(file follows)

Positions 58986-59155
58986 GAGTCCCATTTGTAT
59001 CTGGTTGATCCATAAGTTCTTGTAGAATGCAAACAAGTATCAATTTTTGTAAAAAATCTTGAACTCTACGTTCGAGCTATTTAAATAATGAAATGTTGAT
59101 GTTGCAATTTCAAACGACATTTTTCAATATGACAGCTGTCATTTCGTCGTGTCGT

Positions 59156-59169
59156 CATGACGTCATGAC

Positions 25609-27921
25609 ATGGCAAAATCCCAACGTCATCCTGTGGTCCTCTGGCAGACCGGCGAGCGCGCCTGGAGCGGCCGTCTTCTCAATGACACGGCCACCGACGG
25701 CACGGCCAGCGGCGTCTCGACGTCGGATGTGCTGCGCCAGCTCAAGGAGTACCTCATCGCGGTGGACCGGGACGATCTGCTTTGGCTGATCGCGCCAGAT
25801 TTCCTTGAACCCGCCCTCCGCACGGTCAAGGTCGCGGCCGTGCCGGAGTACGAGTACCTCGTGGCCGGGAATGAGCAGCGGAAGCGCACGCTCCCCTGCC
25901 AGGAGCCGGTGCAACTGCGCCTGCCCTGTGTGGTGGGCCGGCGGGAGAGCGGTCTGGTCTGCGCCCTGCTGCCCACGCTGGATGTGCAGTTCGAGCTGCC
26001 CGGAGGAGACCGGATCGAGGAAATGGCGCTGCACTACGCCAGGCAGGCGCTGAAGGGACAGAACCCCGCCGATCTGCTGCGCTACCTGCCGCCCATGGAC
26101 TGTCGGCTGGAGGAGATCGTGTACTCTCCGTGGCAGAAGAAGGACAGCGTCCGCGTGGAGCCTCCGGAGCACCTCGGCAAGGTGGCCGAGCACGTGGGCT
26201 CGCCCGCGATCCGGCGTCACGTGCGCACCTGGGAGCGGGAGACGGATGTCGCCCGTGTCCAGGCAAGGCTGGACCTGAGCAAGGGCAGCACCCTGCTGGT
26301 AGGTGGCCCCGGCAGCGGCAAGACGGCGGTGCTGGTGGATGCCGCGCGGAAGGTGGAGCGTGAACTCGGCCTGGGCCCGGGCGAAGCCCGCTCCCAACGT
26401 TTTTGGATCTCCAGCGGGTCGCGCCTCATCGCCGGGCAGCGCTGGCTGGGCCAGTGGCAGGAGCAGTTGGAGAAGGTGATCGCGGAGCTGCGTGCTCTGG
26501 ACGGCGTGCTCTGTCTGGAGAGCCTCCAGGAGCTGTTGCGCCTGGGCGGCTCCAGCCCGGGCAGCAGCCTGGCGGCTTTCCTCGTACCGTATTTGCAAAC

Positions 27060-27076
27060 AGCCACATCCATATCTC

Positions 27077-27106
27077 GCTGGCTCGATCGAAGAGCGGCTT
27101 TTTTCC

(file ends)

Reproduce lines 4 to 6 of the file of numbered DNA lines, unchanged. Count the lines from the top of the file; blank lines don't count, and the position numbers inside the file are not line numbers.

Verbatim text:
59101 GTTGCAATTTCAAACGACATTTTTCAATATGACAGCTGTCATTTCGTCGTGTCGT

Positions 59156-59169
59156 CATGACGTCATGAC